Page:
Your vocabulary continues to expand. This month, the additions include some articles of clothing (socks, pants, shirt, jacket, boots) and related instructions (on, off). You also make the weirdest noise when asked what a frog says. Apparently, in your world, frogs don't "ribbit", they make some kind of light-saber noise. It makes me so sad that I will never get an explanation for this.

Your beloved friend Isabelle (I’belle) just turned two this week, and I had the opportunity to witness one of those famed Two-Year-Old Tantrums. Oh, Lordy. You are a spirited child, Gwen, and have never had any difficulty in expressing your displeasure swiftly and obnoxiously – but watching Isabelle confirmed that the worst is yet to come. Isabelle has been an amazing influence on you: she is an extremely affectionate little girl, and I credit her for teaching you how to give hugs and kisses, something which we all enjoy and for which your dad and I are very grateful. On the other hand – well, you clearly look up to Isabelle, and like to emulate her. And Isabelle has now entered a new stage of development, with certain behaviours with which certain phrases are associated, and I think you see where I’m going here. It’s going to be a stormy winter, is what I’m saying. We’ve seen it already, with the advent of what we call the Frowny Face. This face was first seen on October 16th, and at first it didn’t seem to have any connection to your actual mood. That, combined with the fact that it’s kind of adorable, prompted us to just giggle at it for the first day or two that it appeared. However, both the meaning of the frowny face and our response to it has now changed. One does not LAUGH at the FROWNY FACE. Not if one wants to live to tell the tale.
Knowing that your second birthday is approaching, your dad and I have decided to try learning some actual parenting tools, and specifically discipline techniques. It was high time. Up until now, we’ve kept everything you’re not allowed to touch (which, let’s face it, is about 93% of our home’s contents) on a shelf out of your reach. But you’re getting really tall, and we’re running out of shelves, and neither your dad nor I are willing to just give away all our possessions and fill our house with soft, unbreakable items that don’t cause a choking hazard. We’re a little materialistic that way. So, we are trying to establish some rules in our house, rules like “even that huge and tempting volume knob is right at eye level, please leave it alone.” So far it’s not going that well. I’m already having nightmare flash-forwards about the holiday season: you, a decorated tree, and several brightly wrapped packages in the same room. This won’t end well, I’m sure of it.
Well, I guess that's all for this month, Gwen. I sure am proud of you - you amaze me every single day with your intelligence, your strength, and your humour. I love you so much and am so happy that you're my daughter.

Love,
Mama

Friday, October 23, 2009

Stuffing Her Face - Then and Now

Six months old - first solids


Eighteen months old - first uncut apple
Some things just don't seem to change, after all.

Thursday, October 22, 2009

Ten Quick Takes

#1: We finally managed to find not one but TWO reliable and reasonably-priced teenage girls who are willing to come watch Gwen on Monday evenings. And by "watch Gwen" I mean "watch our house to make sure it doesn't catch on fire" because actually, we put Gwen to bed before they get there and in fact we are paying them to watch movies on our big-screen TV. (I have NO PROBLEM with this, in fact I am quite pleased with them both.)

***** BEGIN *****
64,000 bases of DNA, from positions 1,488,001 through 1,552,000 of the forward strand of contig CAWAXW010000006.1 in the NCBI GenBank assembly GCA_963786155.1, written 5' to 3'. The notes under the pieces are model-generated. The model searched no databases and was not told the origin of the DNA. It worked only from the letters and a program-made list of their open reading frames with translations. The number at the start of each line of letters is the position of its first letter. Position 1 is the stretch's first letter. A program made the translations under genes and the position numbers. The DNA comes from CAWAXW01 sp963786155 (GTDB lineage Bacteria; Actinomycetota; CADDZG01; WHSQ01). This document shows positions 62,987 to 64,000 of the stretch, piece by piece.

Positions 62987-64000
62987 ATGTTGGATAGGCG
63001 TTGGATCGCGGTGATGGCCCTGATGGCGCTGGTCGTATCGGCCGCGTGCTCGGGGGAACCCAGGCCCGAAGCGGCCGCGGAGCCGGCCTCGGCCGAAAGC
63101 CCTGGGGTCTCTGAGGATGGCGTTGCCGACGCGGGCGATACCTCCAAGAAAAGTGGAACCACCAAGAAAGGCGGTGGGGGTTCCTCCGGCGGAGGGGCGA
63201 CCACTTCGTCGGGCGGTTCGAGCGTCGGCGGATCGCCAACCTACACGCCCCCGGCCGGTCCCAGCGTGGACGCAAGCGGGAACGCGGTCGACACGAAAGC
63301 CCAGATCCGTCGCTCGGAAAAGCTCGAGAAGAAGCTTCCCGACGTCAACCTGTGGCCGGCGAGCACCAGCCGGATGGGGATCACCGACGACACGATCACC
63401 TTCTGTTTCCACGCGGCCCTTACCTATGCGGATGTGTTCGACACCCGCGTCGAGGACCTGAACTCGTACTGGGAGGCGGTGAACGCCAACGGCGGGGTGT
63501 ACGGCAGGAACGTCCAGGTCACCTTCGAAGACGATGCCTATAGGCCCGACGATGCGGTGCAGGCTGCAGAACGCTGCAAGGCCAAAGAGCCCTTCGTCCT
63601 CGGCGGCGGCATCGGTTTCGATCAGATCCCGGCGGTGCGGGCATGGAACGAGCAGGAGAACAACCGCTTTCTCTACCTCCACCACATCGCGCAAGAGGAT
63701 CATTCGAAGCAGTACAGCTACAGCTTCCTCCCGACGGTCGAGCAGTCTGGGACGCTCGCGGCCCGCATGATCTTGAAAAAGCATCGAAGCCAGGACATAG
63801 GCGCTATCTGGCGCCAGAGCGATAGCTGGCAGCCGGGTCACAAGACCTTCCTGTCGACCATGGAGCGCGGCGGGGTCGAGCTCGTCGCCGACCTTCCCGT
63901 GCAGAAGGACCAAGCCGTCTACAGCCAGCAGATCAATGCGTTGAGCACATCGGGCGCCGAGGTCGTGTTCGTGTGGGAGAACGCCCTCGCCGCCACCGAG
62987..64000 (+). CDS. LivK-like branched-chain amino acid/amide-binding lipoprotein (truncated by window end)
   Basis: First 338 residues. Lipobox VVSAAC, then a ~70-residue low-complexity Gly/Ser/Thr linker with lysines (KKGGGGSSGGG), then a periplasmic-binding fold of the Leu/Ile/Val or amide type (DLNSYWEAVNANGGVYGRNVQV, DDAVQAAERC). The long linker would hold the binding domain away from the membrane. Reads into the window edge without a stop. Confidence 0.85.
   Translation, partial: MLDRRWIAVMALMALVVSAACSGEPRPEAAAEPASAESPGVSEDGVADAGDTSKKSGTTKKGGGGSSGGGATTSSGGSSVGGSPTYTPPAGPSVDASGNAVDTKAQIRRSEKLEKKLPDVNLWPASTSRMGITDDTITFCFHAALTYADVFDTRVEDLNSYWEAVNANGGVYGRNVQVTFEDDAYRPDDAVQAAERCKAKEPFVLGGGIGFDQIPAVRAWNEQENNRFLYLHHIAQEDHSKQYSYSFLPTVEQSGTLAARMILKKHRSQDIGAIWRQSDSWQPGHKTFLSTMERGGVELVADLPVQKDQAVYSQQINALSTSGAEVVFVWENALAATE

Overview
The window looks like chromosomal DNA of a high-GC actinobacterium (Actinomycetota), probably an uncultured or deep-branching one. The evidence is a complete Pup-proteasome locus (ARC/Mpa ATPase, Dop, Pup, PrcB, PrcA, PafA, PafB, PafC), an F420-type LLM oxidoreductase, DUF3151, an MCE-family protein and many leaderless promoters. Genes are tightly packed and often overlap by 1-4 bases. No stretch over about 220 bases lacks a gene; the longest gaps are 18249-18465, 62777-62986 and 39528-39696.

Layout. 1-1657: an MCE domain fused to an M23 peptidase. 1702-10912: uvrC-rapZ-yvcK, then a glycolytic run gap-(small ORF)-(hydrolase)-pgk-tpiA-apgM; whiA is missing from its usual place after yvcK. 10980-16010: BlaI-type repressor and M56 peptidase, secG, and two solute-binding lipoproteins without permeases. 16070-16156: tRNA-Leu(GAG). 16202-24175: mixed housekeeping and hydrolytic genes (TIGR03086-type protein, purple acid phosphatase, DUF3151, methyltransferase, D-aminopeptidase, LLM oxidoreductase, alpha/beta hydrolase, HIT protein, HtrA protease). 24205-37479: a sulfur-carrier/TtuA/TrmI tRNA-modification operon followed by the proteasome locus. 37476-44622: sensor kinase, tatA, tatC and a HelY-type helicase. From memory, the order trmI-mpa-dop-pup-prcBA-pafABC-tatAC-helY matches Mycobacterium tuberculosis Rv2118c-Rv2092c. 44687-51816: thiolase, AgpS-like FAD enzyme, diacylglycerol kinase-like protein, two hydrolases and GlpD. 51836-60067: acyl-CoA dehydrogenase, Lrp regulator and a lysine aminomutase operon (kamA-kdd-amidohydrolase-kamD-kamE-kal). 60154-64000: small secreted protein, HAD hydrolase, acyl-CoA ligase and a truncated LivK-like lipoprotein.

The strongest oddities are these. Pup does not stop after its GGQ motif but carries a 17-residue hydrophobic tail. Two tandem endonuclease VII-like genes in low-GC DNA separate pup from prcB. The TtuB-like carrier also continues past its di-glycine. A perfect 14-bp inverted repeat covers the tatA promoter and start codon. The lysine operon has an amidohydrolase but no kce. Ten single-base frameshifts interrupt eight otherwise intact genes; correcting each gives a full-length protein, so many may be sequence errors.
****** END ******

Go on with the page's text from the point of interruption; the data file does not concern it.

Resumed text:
#2 A couple of weeks ago one of them was "watching Gwen" while Chris was at class and I was at a meeting, and I came home to the sounds of Gwen crying. She'd been in bed for over an hour, so that was worrisome. I wasn't really able to get a clear answer from the babysitter on how long Gwen had been crying. I went upstairs to give her a dose of Motrin and then all hell broke loose. See, it was Monday, which is the day that I work all day and then go to yoga and then go to a meeting, and if I am lucky I see Gwen for about 15 minutes over dinner in between these commitments. And now she was screaming and clinging to me for dear life and begging with her body if not her voice, "Please don't leave me, Mama!" and I COULD NOT stand to have our only interaction that day be me walking away from her and leaving her to cry. I tried absolutely everything I could think of to get her to sleep, with no success, and finally decided she may as well come downstairs and be awake.

#3 She was up until 10:30pm. I may have stress-eaten half a chocolate cake that was in the freezer that night. Those things might be related.

#4 It wasn't the babysitter's fault. We had given her absolutely no guidance or instruction on what to do if Gwen cried. Despite this, at the moment she told me she didn't know how long Gwen had been crying, I wanted to scratch her eyes out. Motherhood is a powerful thing.

#5 Giving up dairy for a month seemed to improve Gwen's rash. Three weeks in, I decided to put her back in cloth diapers for a couple of days (she's been exclusively in disposables since the rash started, which is going on SIX MONTHS). The rash came back, the very next day. Back to disposables. Goodbye, hundreds of dollars spent on cloth diapers and all the good intentions I had about trying to preserve the planet for my daughter. Last night, I stripped all Gwen's diapers and am going to give them one last try. If the rash appears again, well, at least the diapers will be pre-stripped for sale to some other parent.

#6 To confirm that dairy was the culprit, we decided to give her some dairy last weekend, because in our bizarre mouthbreathing interpretation of the scientific method this makes perfect sense. Her rash has not recurred. Now I'm TOTALLY confused.